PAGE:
Nine more years of the Hungarian GP has been signed off apparently. Last season that race appeared to be run under ‘full course yellow’ conditions. To the uninitiated that means no overtaking was allowed or occurred anywhere on track during the race. This year pulling up a deckchair alongside the M3 would have provided better entertainment.
Staging an F1 race there is an injustice to the sport. It’s fraudulent in a way only Lance Armstrong could fully appreciate. Thank God this weekend’s contest is guaranteed to be a whole lot more exciting. That’s because if God really is a racing driver, then Spa-Francorchamps is probably what heaven looks like.
Ironic really as the Belgian circuit has sent 51 people back to their maker. July 21st 1973 was its darkest day with three people killed during the Spa 24 Hour race. Forty years hence, in modern day F1 safety, the tail doesn’t merely wag the dog, it has wrapped itself around Fido’s neck, slithered under his collar and is dragging him in circles around the living room floor.
But this place is different, it’s the one that got away, it is stuck in a time warp taking us back to the halcyon days of when, and to quote former McLaren team manager Alastair Cadwell, “sex was safe and motor racing was dangerous.”
Last year amidst opening bend chaos Romain Grosjean attempted to decapitate Fernando Alonso and when it rains here, like it invariably does, to petrol heads the ensuing carnage is like a fully-fledged wet dream.
I love the place, from the 150 degree opening bend throughout the ensuing four miles featuring track parts possessing names which simply evoke romantic thoughts of a whack-off load of F1 lifestyle homogenised with adrenaline filled wheel-to-wheel racing.
The Kemmel Straight evokes visions of a Middle Eastern battle ground. La Source: a cross between a downtown Los Angeles ghetto and high-class gentleman’s club. Pouhon: A martial arts weapon designed to break your leg clean in two without you knowing it had happened. Rivage: An outrageously expensive fine silk shirt from a French Haute Couture fashion house purposely made to make women fall at your feet regardless of the misshaped torso it’s draped around.
Sincerely the synthesis of speed, undulation and challenging corners gives the genuine opportunity to race and therein Spa symbolizes the very best of what the sport has to offer.
A broad elucidation of events will see an incident packed race – a safety car appearance is understandably considered an odds-on chance – which could result in some very speculative big-priced selections bearing fruit.
I’m talking crazy stuff like both Toro Rosso’s finishing in the points, a Sauber driver to make the podium, less than 17 race finishers, Massa claiming the fastest lap and even Raikkonen not to finish the race. The latter is a 5/1 shot incidentally.
You may mock, but you were the people who were laughing until the pee ran down your ankles when, four weeks ago, I suggested Kimi could return to Ferrari. That scenario is now considered an even-money chance.
I’ve mentioned Toro Rosso, Sauber and Massa because they have one thing in common, a Ferrari power pack, which might not be custom made for this 44-lap rollercoaster ride like an old Volvo estate at a banger racing contest but it will be a whole lot more comfortable than it’s been at some of the venues it’s been paraded around recently.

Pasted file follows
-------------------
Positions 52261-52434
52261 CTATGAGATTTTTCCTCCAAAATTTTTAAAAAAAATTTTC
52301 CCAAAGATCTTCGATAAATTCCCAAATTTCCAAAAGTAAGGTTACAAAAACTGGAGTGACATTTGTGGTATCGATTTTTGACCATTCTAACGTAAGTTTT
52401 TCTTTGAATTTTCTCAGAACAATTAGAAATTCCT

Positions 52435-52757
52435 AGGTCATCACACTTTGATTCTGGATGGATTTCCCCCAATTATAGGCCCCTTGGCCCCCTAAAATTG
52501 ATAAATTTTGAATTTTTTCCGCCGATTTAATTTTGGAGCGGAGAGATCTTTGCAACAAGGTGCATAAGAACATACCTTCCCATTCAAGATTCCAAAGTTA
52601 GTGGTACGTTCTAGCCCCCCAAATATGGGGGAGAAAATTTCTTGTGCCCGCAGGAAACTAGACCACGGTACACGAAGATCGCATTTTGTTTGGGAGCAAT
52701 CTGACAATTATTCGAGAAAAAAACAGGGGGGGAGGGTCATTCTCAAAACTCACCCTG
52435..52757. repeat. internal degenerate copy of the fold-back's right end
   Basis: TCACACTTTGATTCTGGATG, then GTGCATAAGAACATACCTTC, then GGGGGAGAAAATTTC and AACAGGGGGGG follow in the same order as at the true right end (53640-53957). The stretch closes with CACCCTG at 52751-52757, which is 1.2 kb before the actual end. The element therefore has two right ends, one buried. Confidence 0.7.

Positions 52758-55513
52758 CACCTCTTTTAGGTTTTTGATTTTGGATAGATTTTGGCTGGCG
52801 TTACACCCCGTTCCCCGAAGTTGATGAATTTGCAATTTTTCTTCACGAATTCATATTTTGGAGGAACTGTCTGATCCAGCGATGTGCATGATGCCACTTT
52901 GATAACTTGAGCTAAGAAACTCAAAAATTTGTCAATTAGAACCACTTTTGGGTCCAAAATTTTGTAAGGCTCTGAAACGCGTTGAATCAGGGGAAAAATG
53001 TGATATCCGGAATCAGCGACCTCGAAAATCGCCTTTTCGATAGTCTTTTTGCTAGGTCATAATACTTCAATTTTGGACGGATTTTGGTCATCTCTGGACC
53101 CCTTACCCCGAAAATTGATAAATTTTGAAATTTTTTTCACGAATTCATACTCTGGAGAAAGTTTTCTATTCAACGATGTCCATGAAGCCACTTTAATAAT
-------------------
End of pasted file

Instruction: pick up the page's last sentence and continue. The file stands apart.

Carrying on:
Two by elimination
But, when the carbon fibre settles, the reality remains only Vettel, Hamilton, Alonso, Rosberg and Raikkonen have, and look capable of, winning races this season.
Raikkonen is very much the gooseberry, always thereabouts, an unwelcome pain in everyone’s side who lingers longer than the smell of kippers, the perennial bridesmaid, only once a bride. My idea of a winner this weekend is quickly narrowed down to four.
I also refuse to entertain the institutionalised pessimism that Sebastian Vettel’s Red Bull will once again disappear into the distance. Au contraire this gloomy foreplay will surely be confounded at this circuit, a circuit which, last season, saw the Milton Keynes car screaming for speed but found only a rev-limiter as a response. Therein his odds of 7/4, a probability around 35 percent, is unappealing.
And then there were three. Alonso, twice successful this season; Rosberg also twice victorious; Hamilton who boasts just one race win. Of the latter pair I cannot fathom why the Englishman is a considerably shorter price than his Finnish/Monegasques/German hybrid teammate.
I concede Lewis, a 3/1 shot, is likely to perform the better of the duo in his Mercedes, which boasts remarkable qualifying figures of: 3-6-4-6-1-4-1-4-1-2-1-2-2-4-1-2-1-11-1-4 and should no longer suffer from ungainly tyre wear (as the cars will be running on last year’s spec boots here). But such is the disparity in prices I have to back Rosberg at more than treble Hamilton’s price. Additionally Betvictor.com’s 9/1 quote is surely a lot better offering than his probability of prevailing.
And then there was one: 32 race wins, a double world-champion, yet never successful in nine attempts here in Belgium. Hola Fernando Alonso. I very much subscribe to that old cliché “form is temporary and class is permanent” and yet his form is nowhere near as bad as doom-mongers would have you believe.
Ten podiums from his last 15 race starts, two wins this season and arguably the moral victor in Australia where bad strategy calls cost him dearly. Alonso’s recent slump in form has seen him finish third, fourth and fifth in his last three races. It’s not exactly a Williams-style catastrophe but nevertheless it’s enough to see him readily available at a monstrous 7/1 for this sojourn around the Ardennes Forest.
This Week’s Selections
100 points win Fernando Alonso 7/1
50 points win Nico Rosberg 9/1
100 points Daniel Ricciardo to finish in the points 11/8
Images courtesy of Octane Photographic.